30 years ago AIDS was the "Gay Disease"... today, it affects every sex, every culture, and every age
30 years ago a doctor was confounded by symptoms he had never seen before. Cutting to the chase, he is credited with labeling the first AIDS case in America for what it was: a horrifyingly carnivorous disease that took thousands of lives, initially mostly homosexuals, and started a revolution. Not only did AIDS research begin in earnest and result in life-saving gains, but same-sex partners pioneered health care breakthroughs that benefited a nation. It also paved the way for a previously underground and shamed generation of LBGT's to open their closet doors, leave their shadowed existence with their heads held high (well in most states) and walk, work and live productively and lovingly among the rest of us.
But the challenge is far from over. Though great strides have been made to educate and provide support to this previously hidden population of young men and women, paradoxically, it's now parents and even grandparents who have become the silent secret sufferers between the sheets. The world has flipped and now it's mom, dad, grandma Lizzy and grandpa Luke who are at greatest risk.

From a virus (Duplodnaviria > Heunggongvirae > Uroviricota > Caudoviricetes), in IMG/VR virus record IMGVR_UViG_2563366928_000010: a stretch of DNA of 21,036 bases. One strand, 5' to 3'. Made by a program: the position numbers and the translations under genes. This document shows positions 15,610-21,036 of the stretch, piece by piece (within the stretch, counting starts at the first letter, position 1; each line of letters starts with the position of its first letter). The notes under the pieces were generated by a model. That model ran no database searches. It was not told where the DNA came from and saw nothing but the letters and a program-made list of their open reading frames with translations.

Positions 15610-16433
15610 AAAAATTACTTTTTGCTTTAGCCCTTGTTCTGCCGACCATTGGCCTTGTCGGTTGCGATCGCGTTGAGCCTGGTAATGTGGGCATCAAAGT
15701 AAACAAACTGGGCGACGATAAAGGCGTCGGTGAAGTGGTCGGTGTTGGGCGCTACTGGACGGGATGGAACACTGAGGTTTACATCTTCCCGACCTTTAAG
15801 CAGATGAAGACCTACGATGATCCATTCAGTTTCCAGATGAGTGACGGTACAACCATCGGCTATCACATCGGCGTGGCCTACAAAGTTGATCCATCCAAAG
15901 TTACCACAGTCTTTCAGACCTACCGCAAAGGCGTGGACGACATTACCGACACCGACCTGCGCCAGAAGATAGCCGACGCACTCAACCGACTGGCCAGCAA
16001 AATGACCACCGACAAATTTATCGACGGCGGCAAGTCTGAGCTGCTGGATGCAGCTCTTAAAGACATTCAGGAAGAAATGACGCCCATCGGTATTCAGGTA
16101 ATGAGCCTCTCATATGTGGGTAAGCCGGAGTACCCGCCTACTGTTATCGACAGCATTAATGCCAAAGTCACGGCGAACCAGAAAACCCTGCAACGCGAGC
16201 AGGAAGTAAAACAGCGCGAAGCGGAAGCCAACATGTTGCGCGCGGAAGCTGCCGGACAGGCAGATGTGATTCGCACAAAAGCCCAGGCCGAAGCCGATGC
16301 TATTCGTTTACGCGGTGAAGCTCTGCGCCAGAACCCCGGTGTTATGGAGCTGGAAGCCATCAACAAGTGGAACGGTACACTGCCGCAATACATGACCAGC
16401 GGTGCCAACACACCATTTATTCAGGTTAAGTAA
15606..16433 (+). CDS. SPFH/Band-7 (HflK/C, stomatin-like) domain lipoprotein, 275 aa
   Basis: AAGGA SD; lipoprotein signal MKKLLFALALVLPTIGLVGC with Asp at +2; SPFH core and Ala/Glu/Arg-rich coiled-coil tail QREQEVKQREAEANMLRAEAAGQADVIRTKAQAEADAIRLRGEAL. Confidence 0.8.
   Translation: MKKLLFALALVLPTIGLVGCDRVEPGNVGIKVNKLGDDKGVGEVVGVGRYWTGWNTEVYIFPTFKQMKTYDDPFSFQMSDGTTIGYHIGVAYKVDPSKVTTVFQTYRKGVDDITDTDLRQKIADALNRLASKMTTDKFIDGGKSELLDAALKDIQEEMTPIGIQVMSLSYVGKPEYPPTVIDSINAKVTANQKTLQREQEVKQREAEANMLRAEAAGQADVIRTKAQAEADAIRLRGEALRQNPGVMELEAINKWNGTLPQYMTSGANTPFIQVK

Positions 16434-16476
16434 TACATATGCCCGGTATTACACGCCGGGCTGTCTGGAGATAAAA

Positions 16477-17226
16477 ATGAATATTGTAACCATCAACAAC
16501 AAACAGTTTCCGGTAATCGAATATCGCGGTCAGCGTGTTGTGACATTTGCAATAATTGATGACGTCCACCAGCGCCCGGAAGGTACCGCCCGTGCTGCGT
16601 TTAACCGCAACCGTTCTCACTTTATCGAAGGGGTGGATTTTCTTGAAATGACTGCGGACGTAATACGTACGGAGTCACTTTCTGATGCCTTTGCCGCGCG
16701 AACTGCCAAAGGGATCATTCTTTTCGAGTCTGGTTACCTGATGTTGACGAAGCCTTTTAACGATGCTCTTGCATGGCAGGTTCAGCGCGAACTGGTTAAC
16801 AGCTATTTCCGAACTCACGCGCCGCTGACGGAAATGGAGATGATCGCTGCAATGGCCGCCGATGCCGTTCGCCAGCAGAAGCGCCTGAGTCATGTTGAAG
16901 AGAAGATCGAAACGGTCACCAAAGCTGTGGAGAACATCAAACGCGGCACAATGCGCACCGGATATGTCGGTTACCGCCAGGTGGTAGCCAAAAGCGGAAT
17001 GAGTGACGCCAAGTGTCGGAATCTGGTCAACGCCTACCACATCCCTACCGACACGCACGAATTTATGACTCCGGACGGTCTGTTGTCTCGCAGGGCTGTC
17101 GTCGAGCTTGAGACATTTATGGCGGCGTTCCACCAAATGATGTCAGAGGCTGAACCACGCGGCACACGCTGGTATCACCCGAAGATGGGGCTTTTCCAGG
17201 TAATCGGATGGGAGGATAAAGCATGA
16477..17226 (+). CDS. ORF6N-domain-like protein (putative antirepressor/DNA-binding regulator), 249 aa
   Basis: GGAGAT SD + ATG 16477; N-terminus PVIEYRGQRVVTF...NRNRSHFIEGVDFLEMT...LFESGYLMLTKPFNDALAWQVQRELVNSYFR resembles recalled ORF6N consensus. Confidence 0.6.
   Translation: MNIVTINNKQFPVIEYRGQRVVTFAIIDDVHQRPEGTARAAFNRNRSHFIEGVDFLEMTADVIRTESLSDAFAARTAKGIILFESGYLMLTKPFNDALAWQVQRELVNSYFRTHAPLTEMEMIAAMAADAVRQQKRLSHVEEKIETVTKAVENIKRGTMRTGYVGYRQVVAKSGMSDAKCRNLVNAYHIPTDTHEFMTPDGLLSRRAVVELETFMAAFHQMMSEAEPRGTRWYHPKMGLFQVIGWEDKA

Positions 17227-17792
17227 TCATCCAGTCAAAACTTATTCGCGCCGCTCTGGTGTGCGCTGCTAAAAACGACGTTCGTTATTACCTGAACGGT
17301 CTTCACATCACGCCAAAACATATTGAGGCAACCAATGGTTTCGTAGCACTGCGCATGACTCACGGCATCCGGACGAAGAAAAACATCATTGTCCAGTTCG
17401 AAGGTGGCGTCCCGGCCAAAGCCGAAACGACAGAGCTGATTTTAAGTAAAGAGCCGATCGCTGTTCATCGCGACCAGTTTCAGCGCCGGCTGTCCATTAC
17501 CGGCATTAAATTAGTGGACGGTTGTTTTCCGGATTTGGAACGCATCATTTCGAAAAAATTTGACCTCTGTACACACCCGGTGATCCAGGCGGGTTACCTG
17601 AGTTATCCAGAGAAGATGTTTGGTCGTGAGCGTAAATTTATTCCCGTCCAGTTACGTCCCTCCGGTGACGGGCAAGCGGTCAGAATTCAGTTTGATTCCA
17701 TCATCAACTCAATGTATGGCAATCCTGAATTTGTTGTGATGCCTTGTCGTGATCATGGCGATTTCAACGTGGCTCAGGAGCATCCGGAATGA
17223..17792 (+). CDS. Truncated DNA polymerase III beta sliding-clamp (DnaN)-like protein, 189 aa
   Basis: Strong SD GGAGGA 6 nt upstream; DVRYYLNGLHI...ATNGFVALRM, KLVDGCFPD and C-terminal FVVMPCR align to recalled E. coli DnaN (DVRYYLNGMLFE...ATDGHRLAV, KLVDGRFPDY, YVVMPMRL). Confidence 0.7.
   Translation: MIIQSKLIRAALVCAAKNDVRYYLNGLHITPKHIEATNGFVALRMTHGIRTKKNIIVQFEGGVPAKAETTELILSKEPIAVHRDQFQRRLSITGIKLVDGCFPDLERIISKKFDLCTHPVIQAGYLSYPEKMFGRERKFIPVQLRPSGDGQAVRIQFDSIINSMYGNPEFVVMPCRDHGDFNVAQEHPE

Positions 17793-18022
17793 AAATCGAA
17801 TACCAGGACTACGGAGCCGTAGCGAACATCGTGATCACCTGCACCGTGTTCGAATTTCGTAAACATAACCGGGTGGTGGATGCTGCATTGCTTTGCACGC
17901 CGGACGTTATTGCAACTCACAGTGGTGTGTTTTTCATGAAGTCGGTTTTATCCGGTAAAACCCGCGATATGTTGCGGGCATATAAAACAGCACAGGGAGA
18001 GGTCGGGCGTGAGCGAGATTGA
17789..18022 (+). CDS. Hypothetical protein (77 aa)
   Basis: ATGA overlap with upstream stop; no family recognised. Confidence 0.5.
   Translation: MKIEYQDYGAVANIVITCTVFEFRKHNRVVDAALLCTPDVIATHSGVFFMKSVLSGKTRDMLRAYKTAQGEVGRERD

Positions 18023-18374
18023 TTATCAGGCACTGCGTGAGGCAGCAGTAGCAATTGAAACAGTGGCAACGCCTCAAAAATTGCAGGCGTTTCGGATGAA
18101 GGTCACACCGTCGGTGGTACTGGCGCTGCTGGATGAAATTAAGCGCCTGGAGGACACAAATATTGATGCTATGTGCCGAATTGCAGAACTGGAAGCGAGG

Condoms make a huge difference, but the older generation still thinks condoms are for procreation protection. Also, they have now become a new generation of daters filled with sex-sublimation and shame.
Men and women who are new to the dating scene are most at risk, and those suffering memory loss in retirement villages and nursing homes experience only a lack of inhibition, not desire or activity.
30 years later we have a new closet to open. One that is full of secrets that need to be shouted out loud. We need safe sex education for those least aware and most at risk--our venerated elders who, thankfully, remain sexy after all these years. A sexy, savvy senior myself, I plead on the behalf of all other seniors that we educate. Educate their grown children. Educate those afraid of the legal system. Educate America. Sex is our life-long birthright. Let's use it and not lose it to disease.
This article was originally published at Dr. Dorree Lynn . Reprinted with permission from the author.